Associate Production Managers: Chipper Dean, Betsy Libretta
Technical Director: Solomon HaileSelassie
GenOUT Director: C. Paul Heins
17th Street Dance Director: Craig Cipollini
Seasons of Love Directors: Marcus Brown, Calvin Robinson
Costume Design: Gary Turner
Lighting Design: Thea Kano, Frank Shutts


Running Time: Two hours, including one intermission.

TransAmerica was presented by the Gay Men’s Chorus of Washington, DC on Saturday, June 2, and Sunday, June 3, 2018, at the Lincoln Theatre – 1215 U Street, in Washington, DC. For future GMCW concerts and events go to their website.


The Gay Men’s Chorus of Washington Performs Durufle’s ‘Requiem’ with Soprano Breanna Sinclairé by Darby DeJarnette

Review: ‘And the Tony Goes to…’ at The Gay Men’s Chorus of Washington, DC by John Stoltenberg


The Scottsboro Boys

The musical The Scottsboro Boys tells a true story of heinous injustice driven by race hate, and the theatrical form is a minstrel show—bouyant upbeat dancing, rousing melodic singing, and buffoonish caricature, all ironically in service of a historical narrative that is utterly tragic: Nine young black men imprisoned for years, their lives ruined, because in 1931 in Alabama they were falsely accused of raping two young white women and then found guilty over and over again by white juries.

The cast members, all but one, are black. The show’s creators (John Kander and Fred Ebb, music and lyrics; David Thompson, book; Susan Stroman, original direction and choreography) are all white. Many other musicals have had black talent onstage and white creatives off—Porgy and Bess and Dreamgirls come to mind. But in the current context of heightened consciousness about whose stories get to be told on stage by whom, and given the politically charged source material, a question might fairly be asked: Were the creators of The Scottsboro Boys whitesplaining?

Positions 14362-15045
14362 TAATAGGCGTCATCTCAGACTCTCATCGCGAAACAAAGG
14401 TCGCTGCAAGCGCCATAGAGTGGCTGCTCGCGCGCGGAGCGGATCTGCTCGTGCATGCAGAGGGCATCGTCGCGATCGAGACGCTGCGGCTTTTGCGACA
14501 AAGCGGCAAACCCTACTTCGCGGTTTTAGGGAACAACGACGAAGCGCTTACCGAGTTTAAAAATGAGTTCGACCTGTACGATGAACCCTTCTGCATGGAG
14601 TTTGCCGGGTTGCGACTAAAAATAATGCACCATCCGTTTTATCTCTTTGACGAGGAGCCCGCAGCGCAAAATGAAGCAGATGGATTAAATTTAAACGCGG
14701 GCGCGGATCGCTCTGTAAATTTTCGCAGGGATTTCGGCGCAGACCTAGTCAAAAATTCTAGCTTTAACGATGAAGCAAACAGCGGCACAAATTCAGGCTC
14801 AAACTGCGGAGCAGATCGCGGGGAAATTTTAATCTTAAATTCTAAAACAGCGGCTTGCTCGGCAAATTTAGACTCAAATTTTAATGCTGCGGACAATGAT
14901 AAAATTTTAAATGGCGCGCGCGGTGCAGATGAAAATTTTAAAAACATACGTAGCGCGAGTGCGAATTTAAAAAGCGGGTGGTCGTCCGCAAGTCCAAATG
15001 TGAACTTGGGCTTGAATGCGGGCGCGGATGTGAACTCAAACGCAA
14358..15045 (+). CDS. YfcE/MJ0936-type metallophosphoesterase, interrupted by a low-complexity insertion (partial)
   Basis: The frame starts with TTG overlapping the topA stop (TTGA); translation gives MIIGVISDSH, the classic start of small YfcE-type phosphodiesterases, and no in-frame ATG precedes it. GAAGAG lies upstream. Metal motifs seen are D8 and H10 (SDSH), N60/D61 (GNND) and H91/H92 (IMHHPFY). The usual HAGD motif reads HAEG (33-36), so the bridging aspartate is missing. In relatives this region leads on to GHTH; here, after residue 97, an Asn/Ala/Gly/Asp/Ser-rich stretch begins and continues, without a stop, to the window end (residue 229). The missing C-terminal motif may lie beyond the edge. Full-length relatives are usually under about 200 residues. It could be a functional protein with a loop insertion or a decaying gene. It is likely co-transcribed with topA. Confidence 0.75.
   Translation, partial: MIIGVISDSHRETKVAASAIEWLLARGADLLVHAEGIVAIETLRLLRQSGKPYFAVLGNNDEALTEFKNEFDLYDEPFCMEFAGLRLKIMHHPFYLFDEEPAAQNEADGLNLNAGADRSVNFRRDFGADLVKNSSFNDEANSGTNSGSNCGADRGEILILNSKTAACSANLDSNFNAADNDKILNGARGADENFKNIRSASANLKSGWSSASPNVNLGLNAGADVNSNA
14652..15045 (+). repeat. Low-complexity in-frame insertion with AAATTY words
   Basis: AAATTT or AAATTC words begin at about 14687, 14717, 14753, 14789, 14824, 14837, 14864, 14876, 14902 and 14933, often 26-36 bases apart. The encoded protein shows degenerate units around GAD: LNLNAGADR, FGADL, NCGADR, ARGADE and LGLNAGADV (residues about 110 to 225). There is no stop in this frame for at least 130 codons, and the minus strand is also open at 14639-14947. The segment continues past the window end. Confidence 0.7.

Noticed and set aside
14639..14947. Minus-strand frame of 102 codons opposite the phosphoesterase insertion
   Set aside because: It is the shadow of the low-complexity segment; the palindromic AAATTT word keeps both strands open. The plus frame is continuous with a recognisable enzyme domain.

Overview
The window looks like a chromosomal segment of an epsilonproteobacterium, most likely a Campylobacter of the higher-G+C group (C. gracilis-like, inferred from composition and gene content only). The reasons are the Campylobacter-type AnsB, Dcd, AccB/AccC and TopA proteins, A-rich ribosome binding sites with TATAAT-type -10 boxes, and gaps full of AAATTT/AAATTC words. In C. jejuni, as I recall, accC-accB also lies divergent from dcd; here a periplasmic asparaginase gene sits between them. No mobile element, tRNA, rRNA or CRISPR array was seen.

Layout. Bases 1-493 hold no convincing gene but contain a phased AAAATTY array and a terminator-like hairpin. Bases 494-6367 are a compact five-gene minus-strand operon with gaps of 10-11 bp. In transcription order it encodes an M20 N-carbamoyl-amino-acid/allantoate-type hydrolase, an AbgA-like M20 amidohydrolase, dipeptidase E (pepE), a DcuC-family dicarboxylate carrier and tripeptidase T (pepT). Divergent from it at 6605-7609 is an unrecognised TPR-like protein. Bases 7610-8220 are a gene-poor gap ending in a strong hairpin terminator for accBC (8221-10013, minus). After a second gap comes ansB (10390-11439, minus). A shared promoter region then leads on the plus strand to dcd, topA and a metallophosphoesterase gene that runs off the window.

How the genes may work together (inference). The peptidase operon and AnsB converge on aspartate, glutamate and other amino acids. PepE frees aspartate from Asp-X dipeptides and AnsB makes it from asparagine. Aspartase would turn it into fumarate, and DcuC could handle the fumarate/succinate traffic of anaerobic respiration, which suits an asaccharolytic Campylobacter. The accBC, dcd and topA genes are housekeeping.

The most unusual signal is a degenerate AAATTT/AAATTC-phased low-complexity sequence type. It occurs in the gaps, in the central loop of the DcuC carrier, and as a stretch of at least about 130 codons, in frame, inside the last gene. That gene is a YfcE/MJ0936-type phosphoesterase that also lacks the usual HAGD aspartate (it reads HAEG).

Read David Siegel’s DC Metro Theater Arts review

The collaborators did not set out to tell a #BlackLivesMatter story. They began in 2002 looking for a project to work on together and casting about for a famous American trial on which to base a musical. The case of the Scottsboro Boys had popped up in their research, and they went with it. Then they decided to tell the story as a minstrel show. It was an audacious choice because the minstrel-show form in Broadway musical theater had heretofore only perpetuated racist stereotypes. Book Writer Thompson explained the collaborators’ intention this way:

We are going to entertain you, and you are going to have fun, but at the same time we’re going to lead you to a place that is very dangerous and controversial, and what you take out of this, where you get, you’re going to have to sort out yourself, but in the meantime we’re going to entertain you.

The cast of The Scottsboro Boys. Photo by C Stanley Photography.

The show’s structure deliberately juxtaposes its “let us entertain you” musical numbers (which are plentiful and wonderful) with its dramatic focus on “the truth.” At the beginning, a white emcee called the Interlocutor (a genial Christopher Bloch) sets up a “Minstrel March” number featuring the company in a cartoony cakewalk:

Sit back now
Relax and get comf’table
Sad thoughts out of sight

Hey hey, say hello
To the minstrel men
Here to entertain you

The “you” in that lyric is presumptively white people; in fact, the whole opening number is a promise to white audiences that their comfort zone will be respected.

Lamont Walker II (Haywood) and the cast of The Scottsboro Boys. Photo by C Stanley Photography.

The Interlocutor then promises the singing and dancing minstrel men playing the Scottsboro Boys:

INTERLOCUTOR: We’re telling your story boys! Just like we always do!

But he is interrupted by Haywood Patterson (a charismatic Lamont Walker II):

HAYWOOD PATTERSON: Mr. Interlocutor, this time can we tell it like it really happened? This time can we tell the truth?

To which the Interlocutor says “of course!” then cracks a change-the-subject joke in cahoots with two stock characters from minstrel shows: Mr. Bones and Mr. Tambo (played with grinning exuberance by Stephen Scott Wormley and Chaz Alexander Coffin).